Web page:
Review of “13 Hours: The Secret Soldiers of Benghazi”


I’ve always been annoyed when politicians try and use movies to score points for their respective viewpoints. That was the case with “Zero Dark Thirty” in 2012 and is so again with “13 Hours: The Secret Soldiers of Benghazi.” This new Michael Bay film tells the story of a CIA security team responding to militant attacks on both an American diplomatic compound in Libya as well as their nearby annex in September 2012. There’s been much speculation about how the movie might either help or hurt former Secretary of State Hillary Clinton’s presidential campaign. I have good news to report: Like the Mitchell Zuckoff book it’s based on, the script by Chuck Hogan (“The Town”) does not take a political slant. The focus here is on the security personnel who faced a very fluid and dangerous situation.

A buffed-up John Krasinski (Jim Halpert from “The Office” sitcom) stars as a former Navy Seal who says goodbye to his family to once again become a security contractor. He’s part of a team that includes hardened ex-military guys with nicknames like, “Tanto,” “Tig’, “Oz,” and “Boon.” All of them are very aware of the rapidly deteriorating situation in Libya and the constantly shifting loyalties of some of the local security forces.

Director Michael Bay has often been guilty of going too over-the-top with films like “The Rock” and the “Transformers” series. Too often he’s cranked things up to “10” when a “6” would do. With “13 Hours” however, he’s crafted a movie where the tension builds steadily and effectively, creating a sense of imminent danger just by using a quick shot of someone on a cell phone. Is that a civilian…or a militant? The claustrophobia the audience feels when the teams drive through the narrow and crowded Benghazi streets is intense. (By the way, the movie was shot primarily in Malta, as well as Morocco)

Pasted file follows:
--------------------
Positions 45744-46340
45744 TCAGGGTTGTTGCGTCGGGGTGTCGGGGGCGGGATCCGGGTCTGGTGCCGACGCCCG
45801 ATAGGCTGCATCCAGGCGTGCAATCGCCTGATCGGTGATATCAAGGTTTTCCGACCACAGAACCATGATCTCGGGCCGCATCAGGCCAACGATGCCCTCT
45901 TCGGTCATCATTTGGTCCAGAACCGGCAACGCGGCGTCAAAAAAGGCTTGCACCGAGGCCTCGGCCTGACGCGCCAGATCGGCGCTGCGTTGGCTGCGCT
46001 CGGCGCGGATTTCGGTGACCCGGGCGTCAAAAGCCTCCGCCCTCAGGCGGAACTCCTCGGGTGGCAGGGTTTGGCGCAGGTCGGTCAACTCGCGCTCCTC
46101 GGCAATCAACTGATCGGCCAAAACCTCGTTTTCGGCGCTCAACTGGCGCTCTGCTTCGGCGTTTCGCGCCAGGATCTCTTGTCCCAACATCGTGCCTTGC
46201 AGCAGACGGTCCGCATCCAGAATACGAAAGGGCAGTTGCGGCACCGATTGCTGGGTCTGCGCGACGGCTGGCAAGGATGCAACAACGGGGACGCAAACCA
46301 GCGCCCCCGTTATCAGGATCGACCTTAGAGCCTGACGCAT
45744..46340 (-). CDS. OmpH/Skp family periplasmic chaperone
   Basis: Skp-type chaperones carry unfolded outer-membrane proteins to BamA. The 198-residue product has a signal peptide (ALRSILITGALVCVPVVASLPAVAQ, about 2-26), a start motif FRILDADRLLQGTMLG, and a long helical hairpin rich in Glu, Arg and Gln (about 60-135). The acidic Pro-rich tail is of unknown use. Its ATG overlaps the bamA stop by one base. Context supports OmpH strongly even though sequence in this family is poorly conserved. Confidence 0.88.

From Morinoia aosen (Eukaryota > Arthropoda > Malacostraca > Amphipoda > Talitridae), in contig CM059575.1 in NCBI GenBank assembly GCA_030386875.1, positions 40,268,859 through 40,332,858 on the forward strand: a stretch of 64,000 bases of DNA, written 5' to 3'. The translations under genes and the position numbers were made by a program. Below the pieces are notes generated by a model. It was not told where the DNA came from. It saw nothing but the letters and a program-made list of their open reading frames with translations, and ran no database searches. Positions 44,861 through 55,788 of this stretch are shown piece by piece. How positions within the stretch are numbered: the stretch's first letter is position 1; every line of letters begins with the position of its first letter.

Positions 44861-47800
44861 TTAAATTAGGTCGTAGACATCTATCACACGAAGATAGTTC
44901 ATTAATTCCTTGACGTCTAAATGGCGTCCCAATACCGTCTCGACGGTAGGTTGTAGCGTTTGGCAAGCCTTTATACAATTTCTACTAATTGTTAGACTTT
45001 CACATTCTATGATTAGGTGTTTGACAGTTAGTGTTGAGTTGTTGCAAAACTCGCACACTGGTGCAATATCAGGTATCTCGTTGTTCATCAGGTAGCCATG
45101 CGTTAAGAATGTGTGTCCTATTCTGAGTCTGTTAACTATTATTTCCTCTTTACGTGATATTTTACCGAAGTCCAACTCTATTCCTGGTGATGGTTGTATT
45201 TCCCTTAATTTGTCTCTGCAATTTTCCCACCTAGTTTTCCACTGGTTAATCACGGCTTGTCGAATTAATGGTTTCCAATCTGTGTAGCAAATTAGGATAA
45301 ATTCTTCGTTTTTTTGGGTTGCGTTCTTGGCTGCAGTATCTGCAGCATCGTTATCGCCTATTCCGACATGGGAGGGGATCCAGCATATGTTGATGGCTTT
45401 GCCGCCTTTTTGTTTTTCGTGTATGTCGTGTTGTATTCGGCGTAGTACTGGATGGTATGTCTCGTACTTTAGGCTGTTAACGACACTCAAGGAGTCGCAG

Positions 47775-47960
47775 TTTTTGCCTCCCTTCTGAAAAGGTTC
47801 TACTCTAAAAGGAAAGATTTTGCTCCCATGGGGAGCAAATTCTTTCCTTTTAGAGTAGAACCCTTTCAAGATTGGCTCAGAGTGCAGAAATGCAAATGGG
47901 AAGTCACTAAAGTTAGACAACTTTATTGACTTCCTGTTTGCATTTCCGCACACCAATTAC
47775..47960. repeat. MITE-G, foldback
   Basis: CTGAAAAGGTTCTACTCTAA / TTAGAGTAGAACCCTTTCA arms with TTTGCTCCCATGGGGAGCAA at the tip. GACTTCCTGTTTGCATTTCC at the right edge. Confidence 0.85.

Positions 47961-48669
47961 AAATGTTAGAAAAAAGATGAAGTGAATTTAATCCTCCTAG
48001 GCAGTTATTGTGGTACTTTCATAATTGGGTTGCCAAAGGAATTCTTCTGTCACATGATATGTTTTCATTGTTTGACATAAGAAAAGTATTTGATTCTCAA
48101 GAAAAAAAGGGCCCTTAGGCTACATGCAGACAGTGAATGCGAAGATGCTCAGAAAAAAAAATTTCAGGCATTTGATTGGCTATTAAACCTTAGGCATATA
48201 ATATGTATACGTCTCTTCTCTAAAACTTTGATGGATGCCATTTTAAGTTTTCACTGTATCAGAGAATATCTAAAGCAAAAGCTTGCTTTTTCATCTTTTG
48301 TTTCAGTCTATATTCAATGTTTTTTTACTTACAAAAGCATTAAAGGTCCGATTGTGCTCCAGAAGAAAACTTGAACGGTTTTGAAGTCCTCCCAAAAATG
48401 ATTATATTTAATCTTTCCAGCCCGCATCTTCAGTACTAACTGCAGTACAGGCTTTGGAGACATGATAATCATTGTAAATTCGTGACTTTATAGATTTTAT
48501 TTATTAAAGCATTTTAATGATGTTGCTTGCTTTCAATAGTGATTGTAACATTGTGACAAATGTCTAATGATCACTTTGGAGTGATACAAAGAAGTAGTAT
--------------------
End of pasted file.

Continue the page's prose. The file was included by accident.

The battle scenes are also edge-of-your-seat stuff, with plenty of night vision shots, of the bad guys creeping up on the annex containing the far-outnumbered security personnel. When the shooting starts, it’s time to reach for the ear plugs as the filmmakers seemed to have a huge ammo budget that they were determined to use in its entirety.

Some of the best moments however are the small scenes between the security contractors where we find out more about their lives and backgrounds. Particularly memorable is Pablo Schreiber (the slimy, mustached prison guard from “Orange is the New Black”) who is the master of the well-time observation.

The movie does a have a few weak points. Some of the characters come off as one-dimensional – especially the sniveling CIA Chief who insults the security team with such gems as, “You’re just the hired help.” Also, director Bay is starting to re-use a few of his previous shots. One in particular is a point-of-view sequence that traces a mortar shell as it flies through the air, and then descends and explodes. It’s a cool shot, but is almost identical to one he used in “Pearl Harbor” and was featured in that film’s trailer.

Despite those few negatives, “13 Hours: The Secret Soldiers of Benghazi” is an intense, riveting action film that sheds light on a tragic event but also highlights some extreme heroism.

Rated R
3 Stars out of 4